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Peters throws in the towel

New Zealand First leader Winston Peters had the wrong end of the wrong stick in his legal bid to flush out the whistleblower over his seven year overpayment of national superannuation.

He postured away for three months in the courts but yesterday abandoned his action against two journalists (me and Newshub's Lloyd Burr), signalled he'll give up against the chief executive of the Ministry of Social Development and asked the High Court to cancel his hearing date against six National Party former ministers and staff.

Somewhere deep in his mind the Minister of Racing found it possible to call all this a victory and claim he will undertake a 'second phase' against his political opponents because they've allegedly told him through court affidavits more than he wanted to know.

Don't bet your racing industry largesse on it. He could well push on with a court action against Bill English, Steven Joyce, Anne Tolley, Paula Bennett, Wayne Eagleson and Clark Hennessy.

But if his claim about the 'new'  information from National is as accurate as his claim that we journalists provided the information his court action had sought, then he would be indulging in fake news.

Peters, via his idiosyncratic old legal ally Brian Henry, sought journalists' notes, meeting notes, discussions with fellow journalists, phone, text and electronic records relating to the story which broke in August last year that he had taken much more money from the state for his super than that to which a person in his personal situation was entitled.

He got all-but-nothing of the above: one scrawled page of a few disconnected and opaque words from another journalist at Newshub attached to their affidavit, which advanced his cause not a jot. He did, however, get set right about his claims of a vast political-media conspiracy against him. 

The two media affidavits under oath refused to provide any material which could, incrementally or substantially, lead to the identification of the source of the information about his super windfall.

They told Peters, 72, he was misguided and making claims that were just not true.

The political affidavits also delivered Peters little. He claims otherwise now but saving face requires that bluster. Claim after claim he had made in his own affidavit and statement of claim was rebutted clearly under oath. For example, people who Peters claimed spoke of the matter in advance of media inquiries to him have sworn that they had not known about his overpayments until the day of his own public outing of his 'mistake'. Others swore they mentioned it to no one after having been briefed.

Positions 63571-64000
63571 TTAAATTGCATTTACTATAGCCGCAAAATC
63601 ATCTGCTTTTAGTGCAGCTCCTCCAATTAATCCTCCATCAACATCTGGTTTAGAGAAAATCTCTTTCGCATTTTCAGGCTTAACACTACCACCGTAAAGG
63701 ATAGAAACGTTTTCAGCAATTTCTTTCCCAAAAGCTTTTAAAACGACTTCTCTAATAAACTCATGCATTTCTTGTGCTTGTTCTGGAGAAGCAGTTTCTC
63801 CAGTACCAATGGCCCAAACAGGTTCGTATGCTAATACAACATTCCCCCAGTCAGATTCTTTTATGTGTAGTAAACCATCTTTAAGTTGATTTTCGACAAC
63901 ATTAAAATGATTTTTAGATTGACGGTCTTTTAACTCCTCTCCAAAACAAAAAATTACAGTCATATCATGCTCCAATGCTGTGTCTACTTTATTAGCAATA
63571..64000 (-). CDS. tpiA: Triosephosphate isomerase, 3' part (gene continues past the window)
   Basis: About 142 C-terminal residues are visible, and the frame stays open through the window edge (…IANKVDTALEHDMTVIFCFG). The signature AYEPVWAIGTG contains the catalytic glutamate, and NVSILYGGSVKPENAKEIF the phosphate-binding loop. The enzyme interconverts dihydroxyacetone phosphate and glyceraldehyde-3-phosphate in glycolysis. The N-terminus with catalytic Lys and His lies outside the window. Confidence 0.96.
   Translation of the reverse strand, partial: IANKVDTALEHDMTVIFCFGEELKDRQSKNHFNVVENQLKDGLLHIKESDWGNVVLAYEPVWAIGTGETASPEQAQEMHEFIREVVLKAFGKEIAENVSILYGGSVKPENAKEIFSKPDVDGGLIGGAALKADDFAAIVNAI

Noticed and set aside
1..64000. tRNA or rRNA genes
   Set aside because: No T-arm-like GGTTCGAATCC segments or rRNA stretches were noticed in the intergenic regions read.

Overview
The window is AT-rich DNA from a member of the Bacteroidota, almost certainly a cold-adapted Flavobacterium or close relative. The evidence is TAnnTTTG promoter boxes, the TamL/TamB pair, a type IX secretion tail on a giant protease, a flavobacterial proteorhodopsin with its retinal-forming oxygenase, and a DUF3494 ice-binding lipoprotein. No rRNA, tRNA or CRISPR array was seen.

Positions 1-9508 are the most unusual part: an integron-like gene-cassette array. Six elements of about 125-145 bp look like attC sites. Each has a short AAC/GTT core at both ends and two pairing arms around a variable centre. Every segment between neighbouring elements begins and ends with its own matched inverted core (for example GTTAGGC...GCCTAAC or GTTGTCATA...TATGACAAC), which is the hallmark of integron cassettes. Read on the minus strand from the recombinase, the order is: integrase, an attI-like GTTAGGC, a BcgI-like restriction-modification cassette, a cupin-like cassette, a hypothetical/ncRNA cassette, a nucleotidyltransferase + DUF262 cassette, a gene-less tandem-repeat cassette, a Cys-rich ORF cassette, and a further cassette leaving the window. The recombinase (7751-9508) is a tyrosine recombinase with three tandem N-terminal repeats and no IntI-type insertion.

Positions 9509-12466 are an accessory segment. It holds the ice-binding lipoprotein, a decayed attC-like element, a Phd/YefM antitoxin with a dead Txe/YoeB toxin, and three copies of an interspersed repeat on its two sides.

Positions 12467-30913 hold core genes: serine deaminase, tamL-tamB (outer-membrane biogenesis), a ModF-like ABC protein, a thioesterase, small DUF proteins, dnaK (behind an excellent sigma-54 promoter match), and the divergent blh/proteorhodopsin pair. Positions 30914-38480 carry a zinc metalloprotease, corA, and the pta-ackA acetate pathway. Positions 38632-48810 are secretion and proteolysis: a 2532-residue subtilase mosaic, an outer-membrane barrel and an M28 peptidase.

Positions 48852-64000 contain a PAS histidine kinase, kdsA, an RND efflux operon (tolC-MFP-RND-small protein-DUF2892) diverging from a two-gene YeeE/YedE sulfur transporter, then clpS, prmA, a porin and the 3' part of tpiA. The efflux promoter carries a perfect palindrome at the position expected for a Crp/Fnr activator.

The action was a 'pre-commencement discovery' application to help him establish who he might later take action against under the Privacy Act. But the only person established to have breached his privacy is Peters himself - who in an act of political prebuttal issued a press statement talking about his 'mistake' and how he had quietly tidied it away with MSD officials.

Newsroom's information was from an anonymous source, as was Newshub's and at least one other news organisation which did not pursue the matter. That source told us she/he was disturbed by the political vilification of Greens leader Metiria Turei for over-claiming welfare payments when someone like Peters could have also taken more than his entitlement without any public accountability. Peters, of course, being the self-appointed guardian of superannuation and the interests of the old.

Peters' misconceived press statement yesterday claiming he'd got what he wanted from the journalists, and more than he wanted from National figures, included a convoluted defence of freedom of speech with the caveat that no one can cry 'fire' in a crowded cinema. Which is correct. But of course in this instance there was smoke, and may have been fire, in his superannuation file and the public had a right to know about it. 

Some 'experienced and respected' journalists who ought to have known better shrugged their shoulders and said it was an innocent seven-year mistake and the National Party had orchestrated a conspiracy to damage Peters. 

Who to believe? The politician who held up a 'No' sign at a press conference when asked if his party received funds from millionaire Owen Glenn when it did? The man who had his lawyers sign and file this court action against National the day before the election and then purported to negotiate a possible coalition with them in good faith. The man who now tries to say black is white, night is day and journalists provided him with information he sought on interviews, communications and sources?

Peters did say his decision not to proceed against the journalists was 'amicable'. That was probably because our refusals of his requests were always polite and we opted not to seek costs from him for wasting all of our time. We at Newsroom made the call we didn't want to take the chance that any money forthcoming might have been from a taxpayer-funded source.

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